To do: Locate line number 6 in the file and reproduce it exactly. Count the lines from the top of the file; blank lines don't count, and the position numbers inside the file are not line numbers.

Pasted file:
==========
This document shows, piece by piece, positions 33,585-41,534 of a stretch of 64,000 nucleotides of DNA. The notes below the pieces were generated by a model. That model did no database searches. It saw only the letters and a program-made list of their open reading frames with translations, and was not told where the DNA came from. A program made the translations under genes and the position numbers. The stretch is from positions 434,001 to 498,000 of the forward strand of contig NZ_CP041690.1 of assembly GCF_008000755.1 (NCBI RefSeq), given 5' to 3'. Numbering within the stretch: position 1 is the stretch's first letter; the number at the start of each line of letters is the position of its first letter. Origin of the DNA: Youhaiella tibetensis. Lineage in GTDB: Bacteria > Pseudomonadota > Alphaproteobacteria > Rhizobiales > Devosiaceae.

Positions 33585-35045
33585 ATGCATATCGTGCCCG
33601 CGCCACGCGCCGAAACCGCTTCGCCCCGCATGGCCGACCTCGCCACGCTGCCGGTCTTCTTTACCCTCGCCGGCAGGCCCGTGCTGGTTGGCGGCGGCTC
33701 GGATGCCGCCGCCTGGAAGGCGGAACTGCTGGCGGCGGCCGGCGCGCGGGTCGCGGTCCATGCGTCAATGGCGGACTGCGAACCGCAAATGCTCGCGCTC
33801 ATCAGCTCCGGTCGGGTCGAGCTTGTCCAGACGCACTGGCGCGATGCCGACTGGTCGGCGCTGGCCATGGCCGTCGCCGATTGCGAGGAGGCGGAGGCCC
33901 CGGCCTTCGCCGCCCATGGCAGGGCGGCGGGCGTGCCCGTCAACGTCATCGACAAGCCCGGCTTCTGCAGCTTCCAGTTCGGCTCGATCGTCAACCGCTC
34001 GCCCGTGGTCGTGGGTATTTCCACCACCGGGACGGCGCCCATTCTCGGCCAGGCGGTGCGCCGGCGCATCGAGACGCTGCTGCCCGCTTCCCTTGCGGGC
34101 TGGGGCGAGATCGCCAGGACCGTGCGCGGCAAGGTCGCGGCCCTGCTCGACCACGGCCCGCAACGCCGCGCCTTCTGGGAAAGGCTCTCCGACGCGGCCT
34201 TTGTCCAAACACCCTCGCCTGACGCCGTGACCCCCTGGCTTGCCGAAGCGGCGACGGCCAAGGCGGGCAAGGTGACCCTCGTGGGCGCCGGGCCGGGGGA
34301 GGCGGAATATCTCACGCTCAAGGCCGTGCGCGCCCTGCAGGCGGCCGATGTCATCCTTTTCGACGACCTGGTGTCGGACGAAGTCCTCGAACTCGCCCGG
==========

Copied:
33801 ATCAGCTCCGGTCGGGTCGAGCTTGTCCAGACGCACTGGCGCGATGCCGACTGGTCGGCGCTGGCCATGGCCGTCGCCGATTGCGAGGAGGCGGAGGCCC